It is contended by counsel for the appellant that the Gibson circuit court, to which the case was sent upon change of venue, erred in overruling the motion to dismiss. This motion is not exhibited in a bill of exceptions, and consequently no question is presented for our consideration. Washington Ice Co. v. Lay, 103 Ind. 48; S. C. 2 N. E. Rep. 222; Crumley v. Hickman, 92 Ind. 388; Yost y. Conroy, 92 Ind. 464, and cases cited.

One of the causes assigned for a new trial is that the court erred in admitting in evidence the record of the commissioners of Knox county, ordering the location of the highway of which the bridge formed a part. Various objections to the proceedings are urged by the appellant, but none of them are available. In such an action as this, there can be no inquiry as to the validity of the proceedings by which the board of commissioners assumed to establish a highway. It is enough to prove that the board assumed to establish the highway, and that the commissioners recognized the highway as one belonging to the county, and under their control. Evidence that they assumed

[ocr errors]
[ocr errors]

to establish the highway is competent, although it may appear that there were the gravest errors and irregularities in the proceedings. Hunt v. Town of Winfield, 36 Wis. 154. The liability of counties for negligence in constructing or maintaining bridges is no longer an open question in this state, for there are many cases declaring that they are liable. Board of Com’rs v. Rickel, 106 Ind. 501, see page 502; S. C. 7 N. E. Rep. 220; Vaught v. Board of Com’rs, 101 Ind. 123; Patton v. Board of Com'rs, 96 Ind. 131; Board of Com’rs v. Emmerson, 95 Ind. 579; Board of Com’rs v. Legg, 93 Ind. 523; S. C. 47 Amer. Rep. 390; Board of Com’rs v. Brown, 89 Ind. 48; Board of Com’rs v. Deprez, 87 Ind. 509; Board of Com'rs v. Pritchett, 85 Ind. 68; Pritchett v. Board of Com’rs, 62 Ind. 210; House v. Board of Com’rs, 60 Ind. 580.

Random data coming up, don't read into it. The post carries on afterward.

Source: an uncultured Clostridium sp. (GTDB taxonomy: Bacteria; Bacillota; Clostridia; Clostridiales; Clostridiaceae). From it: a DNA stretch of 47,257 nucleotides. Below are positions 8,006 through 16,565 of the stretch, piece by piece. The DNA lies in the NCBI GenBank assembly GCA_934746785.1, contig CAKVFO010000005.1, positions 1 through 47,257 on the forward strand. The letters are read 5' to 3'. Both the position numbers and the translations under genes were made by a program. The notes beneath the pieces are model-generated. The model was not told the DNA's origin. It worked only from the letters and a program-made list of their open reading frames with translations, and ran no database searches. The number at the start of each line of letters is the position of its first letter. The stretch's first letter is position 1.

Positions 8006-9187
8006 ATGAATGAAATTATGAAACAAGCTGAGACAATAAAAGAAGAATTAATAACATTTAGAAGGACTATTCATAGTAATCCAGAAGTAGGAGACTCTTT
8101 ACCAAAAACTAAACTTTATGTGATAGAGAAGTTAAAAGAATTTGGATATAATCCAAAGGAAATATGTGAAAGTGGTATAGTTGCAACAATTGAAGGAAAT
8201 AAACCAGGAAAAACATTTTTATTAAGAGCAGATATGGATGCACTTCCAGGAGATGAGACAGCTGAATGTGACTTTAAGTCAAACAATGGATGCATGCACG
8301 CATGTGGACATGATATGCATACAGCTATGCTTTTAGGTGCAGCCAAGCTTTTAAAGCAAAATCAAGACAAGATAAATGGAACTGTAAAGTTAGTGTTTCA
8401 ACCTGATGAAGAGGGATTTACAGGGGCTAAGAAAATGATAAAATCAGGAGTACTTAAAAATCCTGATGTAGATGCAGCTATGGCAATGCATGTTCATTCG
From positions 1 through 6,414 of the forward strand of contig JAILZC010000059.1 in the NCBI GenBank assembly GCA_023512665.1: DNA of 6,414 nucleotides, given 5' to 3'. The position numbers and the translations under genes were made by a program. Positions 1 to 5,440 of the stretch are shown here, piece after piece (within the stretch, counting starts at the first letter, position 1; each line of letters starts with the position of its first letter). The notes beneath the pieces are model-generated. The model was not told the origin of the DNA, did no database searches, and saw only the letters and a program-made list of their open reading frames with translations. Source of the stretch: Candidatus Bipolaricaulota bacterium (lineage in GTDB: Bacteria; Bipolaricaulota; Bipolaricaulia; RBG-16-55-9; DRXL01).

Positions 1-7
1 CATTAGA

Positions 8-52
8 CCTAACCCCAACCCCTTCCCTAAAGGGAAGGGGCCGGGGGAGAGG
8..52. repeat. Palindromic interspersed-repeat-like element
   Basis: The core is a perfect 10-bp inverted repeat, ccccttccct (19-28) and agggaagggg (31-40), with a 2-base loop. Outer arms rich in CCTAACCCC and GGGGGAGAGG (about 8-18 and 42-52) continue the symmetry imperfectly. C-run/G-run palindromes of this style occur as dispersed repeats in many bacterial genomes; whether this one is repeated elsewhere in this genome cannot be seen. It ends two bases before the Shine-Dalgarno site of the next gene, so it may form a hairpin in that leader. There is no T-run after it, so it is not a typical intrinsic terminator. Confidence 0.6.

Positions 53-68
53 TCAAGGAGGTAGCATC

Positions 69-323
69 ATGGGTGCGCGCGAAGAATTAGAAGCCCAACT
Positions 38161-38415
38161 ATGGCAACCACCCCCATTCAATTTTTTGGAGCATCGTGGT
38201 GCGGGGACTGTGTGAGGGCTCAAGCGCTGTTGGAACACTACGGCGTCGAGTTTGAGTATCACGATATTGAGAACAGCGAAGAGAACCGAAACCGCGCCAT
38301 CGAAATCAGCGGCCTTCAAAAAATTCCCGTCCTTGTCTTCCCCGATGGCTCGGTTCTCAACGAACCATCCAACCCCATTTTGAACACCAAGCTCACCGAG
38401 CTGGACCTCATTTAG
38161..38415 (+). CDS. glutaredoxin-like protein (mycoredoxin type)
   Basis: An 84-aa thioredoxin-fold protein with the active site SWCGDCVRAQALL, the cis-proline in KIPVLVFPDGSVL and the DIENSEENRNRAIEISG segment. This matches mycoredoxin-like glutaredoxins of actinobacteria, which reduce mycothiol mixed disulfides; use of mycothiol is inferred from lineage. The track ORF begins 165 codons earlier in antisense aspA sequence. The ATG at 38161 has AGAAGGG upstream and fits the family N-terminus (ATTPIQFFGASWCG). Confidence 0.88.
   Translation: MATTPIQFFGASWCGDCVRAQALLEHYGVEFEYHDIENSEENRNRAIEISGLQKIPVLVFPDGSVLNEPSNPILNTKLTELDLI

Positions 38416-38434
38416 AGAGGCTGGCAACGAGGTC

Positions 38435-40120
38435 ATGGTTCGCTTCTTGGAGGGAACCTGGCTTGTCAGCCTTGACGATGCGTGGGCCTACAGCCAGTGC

The complaint is sufficient after verdict. If it were granted that it would be bad upon demurrer, because of the failure to characterize the conduct of the appellant as negligent by the use of the epithet negligence, still there are facts stated from which negligence may be fairly inferred, and this certainly makes the complaint good after verdict, if, indeed, it would not be good upon demurrer. The question, however, does not come to us upon demurrer. In truth, the question is not legitimately before us in this action in any form, for the sufficiency of the complaint was established by the judgment in the action brought to review the judgment declaring the complaint bad. As that judgment is conclusive, it cannot be overthrown in this appeal. Judgment affirmed.

[ocr errors]

(109 Ind. 415)

CARD 0. STATE. 1

(Supreme Court of Indiana. December 23, 1886.) 1. CONSPIRACY_EVIDENCE — DECLARATIONS AND LETTERS OF ONE ADMISSIBLE AGAINST ALL.

Where evidence has been introduced sufficient to establish a prima facie case of conspiracy, letters and declarations by one of the alleged conspirators, written or made while attempting to carry out the objects of the conspiracy, and in further. ance thereof, according to the common plan or design, are admissible against the

others. 2. SAME-FORGERY-OTHER CRIMINAL ACTS-PART OF SYSTEM.